Viewed this week, three films about female lives that in different ways present the difficulties of balancing a personal and professional life.
Gina Prince-Blythewood’s Beyond the Lights went without a cinema release in the UK last year, despite its excellent cast (Gugu Mbatha-Raw, Minnie Driver, Danny Glover) and pertinent plot – it concerns a young R&B singer struggling with fame and self-perception – and critics felt that this might be due to an expectation of the audience’s racial bias, among other reasons (The best films you won’t see in cinemas, Telegraph). Now on Netflix, the film is well worth seeking out. Mbatha-Raw plays Noni, coached by her mother (Driver) from a young age to succeed at all costs in the tough music business, who is on the brink of releasing an album that will ‘change everything.’ Clearly unhappy with the enormous pressure, after an awards show, Noni attempts suicide but is talked down from her hotel balcony by the police officer (Nate Parker) assigned to her. What follows is Noni’s uncertain navigation of her future – everything has changed for her, but her mother/manager ignores her internal struggle.
Beyond the Lights isn’t without cliché, its bodyguard/singer central pairing is very familiar, but what’s refreshing is the way Prince-Blythewood creates a world for her authentic characters that feels utterly convincing and deeply sympathetic to Noni’s journey towards emancipation. Taught at a pivotal, early stage in life that only winning is of value, regardless of what is costs, Noni must learn to value herself first, instead. Mbatha-Raw’s performance is immensely affecting, as she balances Noni’s public and private personas with skill.
Another enjoyable performance is at the heart of Brooklyn, now nominated for three Oscars (Best Film, Best lead actress*, Best adapted screenplay) and six BAFTA’s (Best film, lead actress, supporting actress, best screenplay, best costume design and best make-up). Adapted by Nick Hornby from the novel by Colm Tóibín, the 1950’s set Brooklyn tells the story of Eilis (Saoirse Ronan), who moves to New York from Ireland to work, leaving behind her sister, Rose and mother. Eilis, at first homesick, eventually settles into her life working at a department store, taking night classes in accounting and living at Mrs Keogh’s (Julie Walters) boarding house, all arranged by Father Flood (Jim Broadbent). Eilis even falls in love, with Tony (Emory Cohen), and their tender romance is the final element that will bond her to her new home.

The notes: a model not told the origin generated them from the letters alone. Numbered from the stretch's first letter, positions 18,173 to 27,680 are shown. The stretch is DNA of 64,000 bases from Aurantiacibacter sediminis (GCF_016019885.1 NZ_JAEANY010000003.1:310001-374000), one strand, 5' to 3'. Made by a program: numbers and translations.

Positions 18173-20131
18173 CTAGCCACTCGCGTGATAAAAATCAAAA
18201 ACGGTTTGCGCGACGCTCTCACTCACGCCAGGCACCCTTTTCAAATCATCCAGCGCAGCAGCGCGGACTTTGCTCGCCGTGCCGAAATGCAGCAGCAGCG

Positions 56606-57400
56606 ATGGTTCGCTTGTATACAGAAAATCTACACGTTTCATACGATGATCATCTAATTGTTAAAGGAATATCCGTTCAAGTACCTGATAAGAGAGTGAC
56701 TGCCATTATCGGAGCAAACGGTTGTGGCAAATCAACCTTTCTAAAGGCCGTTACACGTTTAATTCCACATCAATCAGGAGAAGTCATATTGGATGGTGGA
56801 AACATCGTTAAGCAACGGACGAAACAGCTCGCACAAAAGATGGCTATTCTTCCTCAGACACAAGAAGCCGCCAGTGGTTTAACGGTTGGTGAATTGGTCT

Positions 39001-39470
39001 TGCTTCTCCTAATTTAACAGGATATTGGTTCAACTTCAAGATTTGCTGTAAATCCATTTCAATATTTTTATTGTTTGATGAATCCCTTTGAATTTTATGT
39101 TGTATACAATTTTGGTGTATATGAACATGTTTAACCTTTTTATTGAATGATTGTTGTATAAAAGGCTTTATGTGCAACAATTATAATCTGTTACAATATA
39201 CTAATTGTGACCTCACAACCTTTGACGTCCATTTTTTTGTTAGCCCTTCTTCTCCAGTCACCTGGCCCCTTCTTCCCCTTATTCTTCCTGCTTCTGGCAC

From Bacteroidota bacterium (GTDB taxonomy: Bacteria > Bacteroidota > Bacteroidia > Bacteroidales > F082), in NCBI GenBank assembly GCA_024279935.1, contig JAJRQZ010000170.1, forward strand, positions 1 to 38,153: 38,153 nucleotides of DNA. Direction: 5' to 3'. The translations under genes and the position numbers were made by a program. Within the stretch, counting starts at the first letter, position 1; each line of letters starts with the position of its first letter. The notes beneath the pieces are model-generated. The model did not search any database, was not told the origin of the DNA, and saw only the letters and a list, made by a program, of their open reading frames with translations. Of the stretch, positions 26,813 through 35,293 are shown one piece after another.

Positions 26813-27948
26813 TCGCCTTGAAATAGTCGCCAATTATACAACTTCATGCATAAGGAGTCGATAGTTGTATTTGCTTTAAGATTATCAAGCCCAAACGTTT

Again, it’s the expectations of others that Eilis must rebel against. When drawn home, it appears to Eilis that the life she never thought she’d have in Ireland might be possible after all, and director John Crowley makes much of her homeland’s charms, just as her friends and relatives appear desperate for her to stay. As in Beyond the Lights, it’s the search for freedom that is essential to the character. Though both films have romantic elements, neither Noni or Eilis are motivated entirely by their relationships with men, rather it’s their desire to discover a life that will be true to their own ideals and values that drives each narrative.
In David O. Russell’s Joy, with Jennifer Lawrence in the title role, the struggle for financial success plays a greater part in the story, where Lawrence’s divorced mother of two pursues her dream as the inventor of a self-wringing mop. Living with her permanently bed-located mother and her ex-husband and father in the basement, whilst maintaining a job as a travel agent with an unreliable car, much is made of Joy’s chaotic life. Like David Lynch before him (but with half as much style), Russell uses the camp of soap operas as an analogue for Joy’s messy life, where the stakes are high and a large cast of characters are all invested in the outcome of her invention.
There’s lots to enjoy here- Virginia Madsen’s affectionate performance as Joy’s mother Terry, the lolloping pace, which seems to progress the film’s plot in spirals, and of course, just the presence of Isabella Rossellini. There’s something a little bit bonkers about Joy, too though, and not in a way that feels purposeful, as was the case with the delightful and thoughtful I Heart Huckabees. It’s an American Dream tale after all, and the many set-backs Joy faces feel somehow artificial, (but maybe that’s the point) as though she must overcome an ever increasing number of hurdles in order to truly appreciate being able to have power hair and wear a power suit and be the entrepreneur her granny always knew she would be. Where Joy fails and Brooklyn and Beyond the Lights succeed, is in giving a sense of who their central characters are, rather than just being an accumulation of personal struggles.
Also watched: Slow West (John Maclean), which was somewhat unconvincing.